Democracy is a mode of decision making through collective binding rules and policies over which the people exercise control. All members enjoy effective equal rights to take part in decision making processes. The recent trend of globalization is perceived by some theorists for a global need for democratic governance. The transferral of control to democratic regimes, often from formally authoritarian, dictatorial or absolutist powers has produced three major theories in the study of democratic transition.
Modernization; economic requisites. Structural or historical sociology; historical analysis, and transitional; elite initiatives. The debate over which theory best explains democratic transitions, can be detailed in discussing each theory and their critiques in turn. It is difficult to pin point one singular approach as a standalone theory to determine all transitions to democracy, as each state has its own particular criteria inclusive of economic, cultural and political demands at the time of transition. (Potter, David, 1997)
Modernisation theory links democratization with globalization; an aim to spread democracy, ultimately creating one uniform culture. Seymour Martin Lipset heads this field of democratization studies and draws on a mix of Weberian notions of the modern state and the preoccupation of classical sociology by describing the social transitions from feudalism to capitalism. Modernists predominantly use the examples of Britain and the United States, but also generalise throughout Western Europe during the ninetieth and twentieth centuries.
For these Western societies modernization is functionalist and economic in that it sees democracy as an outcome of capitalism. It associates economic growth casually with progress. Lipset presumes moderninity as a single universal experience, leading fundamentally to similar societies and states. Modernization perceives democracy to appear in those societies that are able to reproduce the traditional shift to capitalism and practice in a global economic market. (Grugel, Jean, 2002:49)
Modernization’s approach to democratic transition can be valued by the ability to specify the particular components of capitalism that make for democracy. However the relationship between capitalism and democracy is often excessively straightforward and lineal. Modernisation theory is often seemingly ahistorical, ethnocentric and too structural. Theorists frequently presume that all societies can replicate a transition which actually occurred at a particular instant in space and time. It does not recognise the complications of one society copying what occurred in a dissimilar society at a different time. Also it does not take into account of the changes which have taken place globally to mean that capitalism is now a global order rather than an economic system confined within the territorial boundaries of a particular nation states.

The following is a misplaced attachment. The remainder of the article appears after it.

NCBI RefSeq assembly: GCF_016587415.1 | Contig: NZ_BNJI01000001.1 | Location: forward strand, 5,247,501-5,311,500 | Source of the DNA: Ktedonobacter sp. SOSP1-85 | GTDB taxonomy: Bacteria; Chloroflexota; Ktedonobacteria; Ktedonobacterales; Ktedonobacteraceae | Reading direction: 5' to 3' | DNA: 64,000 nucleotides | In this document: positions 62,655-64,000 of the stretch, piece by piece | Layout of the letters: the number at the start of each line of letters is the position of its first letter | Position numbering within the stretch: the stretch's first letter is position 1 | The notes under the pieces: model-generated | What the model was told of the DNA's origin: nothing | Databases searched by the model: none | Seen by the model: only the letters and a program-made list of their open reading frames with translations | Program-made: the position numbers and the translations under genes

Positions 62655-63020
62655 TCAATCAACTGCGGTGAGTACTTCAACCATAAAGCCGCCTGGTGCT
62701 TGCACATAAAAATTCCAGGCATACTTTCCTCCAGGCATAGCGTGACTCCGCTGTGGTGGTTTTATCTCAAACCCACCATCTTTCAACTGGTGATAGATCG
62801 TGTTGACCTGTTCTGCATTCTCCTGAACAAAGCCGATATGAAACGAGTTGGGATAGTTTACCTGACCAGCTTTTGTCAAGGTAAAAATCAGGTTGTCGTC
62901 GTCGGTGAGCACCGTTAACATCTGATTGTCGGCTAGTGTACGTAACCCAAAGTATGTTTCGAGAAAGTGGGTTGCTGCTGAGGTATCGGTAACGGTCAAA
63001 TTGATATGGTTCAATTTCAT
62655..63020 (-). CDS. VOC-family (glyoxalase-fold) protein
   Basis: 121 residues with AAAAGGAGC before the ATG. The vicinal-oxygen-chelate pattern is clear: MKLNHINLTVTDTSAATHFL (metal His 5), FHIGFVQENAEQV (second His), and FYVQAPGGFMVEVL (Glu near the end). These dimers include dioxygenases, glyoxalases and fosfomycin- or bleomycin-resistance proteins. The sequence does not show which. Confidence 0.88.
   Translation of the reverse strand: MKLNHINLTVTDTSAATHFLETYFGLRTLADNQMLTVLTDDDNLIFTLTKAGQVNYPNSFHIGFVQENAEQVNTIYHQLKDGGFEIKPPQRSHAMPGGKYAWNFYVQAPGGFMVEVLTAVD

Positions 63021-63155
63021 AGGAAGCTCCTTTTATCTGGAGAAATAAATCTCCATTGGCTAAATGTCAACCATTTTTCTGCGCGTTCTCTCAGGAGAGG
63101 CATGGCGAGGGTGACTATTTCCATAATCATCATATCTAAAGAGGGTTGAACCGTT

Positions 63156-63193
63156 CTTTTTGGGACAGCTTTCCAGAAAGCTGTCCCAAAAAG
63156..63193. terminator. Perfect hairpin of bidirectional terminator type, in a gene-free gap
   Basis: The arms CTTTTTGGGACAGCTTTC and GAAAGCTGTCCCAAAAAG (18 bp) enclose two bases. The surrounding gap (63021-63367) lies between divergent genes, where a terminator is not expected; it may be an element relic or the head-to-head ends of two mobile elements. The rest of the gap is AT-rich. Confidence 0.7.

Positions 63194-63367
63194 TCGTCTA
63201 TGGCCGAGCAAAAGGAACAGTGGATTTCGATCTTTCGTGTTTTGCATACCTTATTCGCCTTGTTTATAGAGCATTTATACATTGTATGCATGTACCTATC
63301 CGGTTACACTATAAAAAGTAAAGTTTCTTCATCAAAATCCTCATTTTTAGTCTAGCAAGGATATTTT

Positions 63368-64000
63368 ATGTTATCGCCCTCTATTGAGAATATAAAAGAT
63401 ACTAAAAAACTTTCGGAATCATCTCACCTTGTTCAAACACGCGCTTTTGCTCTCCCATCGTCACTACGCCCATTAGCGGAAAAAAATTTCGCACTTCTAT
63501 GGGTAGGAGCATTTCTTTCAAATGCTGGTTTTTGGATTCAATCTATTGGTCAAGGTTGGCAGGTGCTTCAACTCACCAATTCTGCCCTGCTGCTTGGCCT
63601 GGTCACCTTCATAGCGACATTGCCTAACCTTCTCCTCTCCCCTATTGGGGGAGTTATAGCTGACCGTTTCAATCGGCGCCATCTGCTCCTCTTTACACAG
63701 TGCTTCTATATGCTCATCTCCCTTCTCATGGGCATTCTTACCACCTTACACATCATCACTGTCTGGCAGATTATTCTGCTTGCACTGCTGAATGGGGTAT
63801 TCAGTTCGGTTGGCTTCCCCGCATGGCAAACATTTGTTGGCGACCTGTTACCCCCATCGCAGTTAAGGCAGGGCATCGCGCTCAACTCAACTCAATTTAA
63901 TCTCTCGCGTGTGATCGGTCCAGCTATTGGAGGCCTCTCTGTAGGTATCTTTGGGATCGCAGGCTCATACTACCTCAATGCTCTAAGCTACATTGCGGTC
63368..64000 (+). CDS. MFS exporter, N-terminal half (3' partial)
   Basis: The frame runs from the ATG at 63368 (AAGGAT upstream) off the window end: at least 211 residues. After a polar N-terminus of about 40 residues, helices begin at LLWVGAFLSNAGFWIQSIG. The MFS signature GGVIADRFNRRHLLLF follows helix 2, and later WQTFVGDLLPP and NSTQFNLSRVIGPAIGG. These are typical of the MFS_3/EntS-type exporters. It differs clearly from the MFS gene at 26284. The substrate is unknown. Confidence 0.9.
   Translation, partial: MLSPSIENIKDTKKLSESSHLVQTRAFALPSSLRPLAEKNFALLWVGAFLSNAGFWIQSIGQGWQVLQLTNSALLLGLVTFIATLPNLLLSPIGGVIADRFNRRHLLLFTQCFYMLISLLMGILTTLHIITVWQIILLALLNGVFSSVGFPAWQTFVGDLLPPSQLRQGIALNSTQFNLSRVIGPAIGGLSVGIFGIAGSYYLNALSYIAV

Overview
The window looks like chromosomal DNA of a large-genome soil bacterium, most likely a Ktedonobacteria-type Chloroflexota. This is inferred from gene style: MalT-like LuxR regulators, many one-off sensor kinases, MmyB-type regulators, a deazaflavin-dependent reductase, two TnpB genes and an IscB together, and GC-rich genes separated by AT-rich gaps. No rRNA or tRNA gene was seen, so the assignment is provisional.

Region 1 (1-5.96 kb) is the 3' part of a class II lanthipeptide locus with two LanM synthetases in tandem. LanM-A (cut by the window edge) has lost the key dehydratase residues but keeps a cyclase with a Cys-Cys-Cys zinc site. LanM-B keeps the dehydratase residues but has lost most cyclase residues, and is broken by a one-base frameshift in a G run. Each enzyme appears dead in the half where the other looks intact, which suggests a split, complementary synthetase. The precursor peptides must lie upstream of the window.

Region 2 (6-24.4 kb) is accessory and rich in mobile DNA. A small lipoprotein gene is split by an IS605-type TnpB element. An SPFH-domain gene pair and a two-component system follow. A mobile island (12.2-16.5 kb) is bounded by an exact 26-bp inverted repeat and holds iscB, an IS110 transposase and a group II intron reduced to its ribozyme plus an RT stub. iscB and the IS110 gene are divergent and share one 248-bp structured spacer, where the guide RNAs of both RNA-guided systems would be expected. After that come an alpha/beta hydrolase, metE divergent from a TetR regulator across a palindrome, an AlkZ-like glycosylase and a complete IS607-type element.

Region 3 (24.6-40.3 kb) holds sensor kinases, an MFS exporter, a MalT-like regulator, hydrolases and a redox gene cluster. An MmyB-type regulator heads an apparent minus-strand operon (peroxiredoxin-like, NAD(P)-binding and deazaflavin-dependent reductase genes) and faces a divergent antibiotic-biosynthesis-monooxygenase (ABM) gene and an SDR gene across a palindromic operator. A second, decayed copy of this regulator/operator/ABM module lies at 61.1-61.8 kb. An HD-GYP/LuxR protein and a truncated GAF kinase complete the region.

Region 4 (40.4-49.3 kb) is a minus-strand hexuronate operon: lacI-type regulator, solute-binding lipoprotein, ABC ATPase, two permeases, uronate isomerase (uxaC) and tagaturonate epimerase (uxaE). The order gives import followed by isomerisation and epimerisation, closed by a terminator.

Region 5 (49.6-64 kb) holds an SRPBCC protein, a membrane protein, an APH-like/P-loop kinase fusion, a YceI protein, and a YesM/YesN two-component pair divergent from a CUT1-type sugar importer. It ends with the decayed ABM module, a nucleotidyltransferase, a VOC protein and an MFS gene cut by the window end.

The late twentieth century political systems in places such as Iran, Ethiopia and Afghanistan saw a struggle between monarchical power and modernisation. The promotion of social, cultural and economic reform including political parties set to endanger the authority of the monarchy, a dilemma of success vs. survival, challenging the resolute flow of modernization (Huntington, Samuel P 1978:177).
Historical socialism or the structuralist approach to democratization arose in part out of a reaction to society based accounts of political change in the 1960’s and offers a state centred view, concentrating on the theory of bringing the state back in to politics. Structuralists are interested in the changing relationship within the state, especially in the Weberian sense of a human community that successfully claims the monopoly of the legitimate use of physical force within a given territory to shape the political system. They admit an important role for collective actors, and that democracies do not come into being overnight, nor does democracy happen simply because some people will it into existence.
Structralists trace the transformation of the state through class conflicts over time, in order to explain how democracy, seen as state transformation has sometimes emerged. Structurallism also contains elements of a political economy for example the expansion of production for the market which could lead to social or class conflict, although economic change is not on its own regarded as determining political outcomes. Unlike the wave approach of modernization theory historical sociology identifies factors that are distinctive to particular cases. Barrington Moore identifies three case-specific routes to democratic transition. ‘The Bourgeois Revolution’ of Britain, France and the US. ‘Revolution from above’; Japan and Germany and the rise of Fascism and lastly ‘revolution from below’, in the case of Russia and China.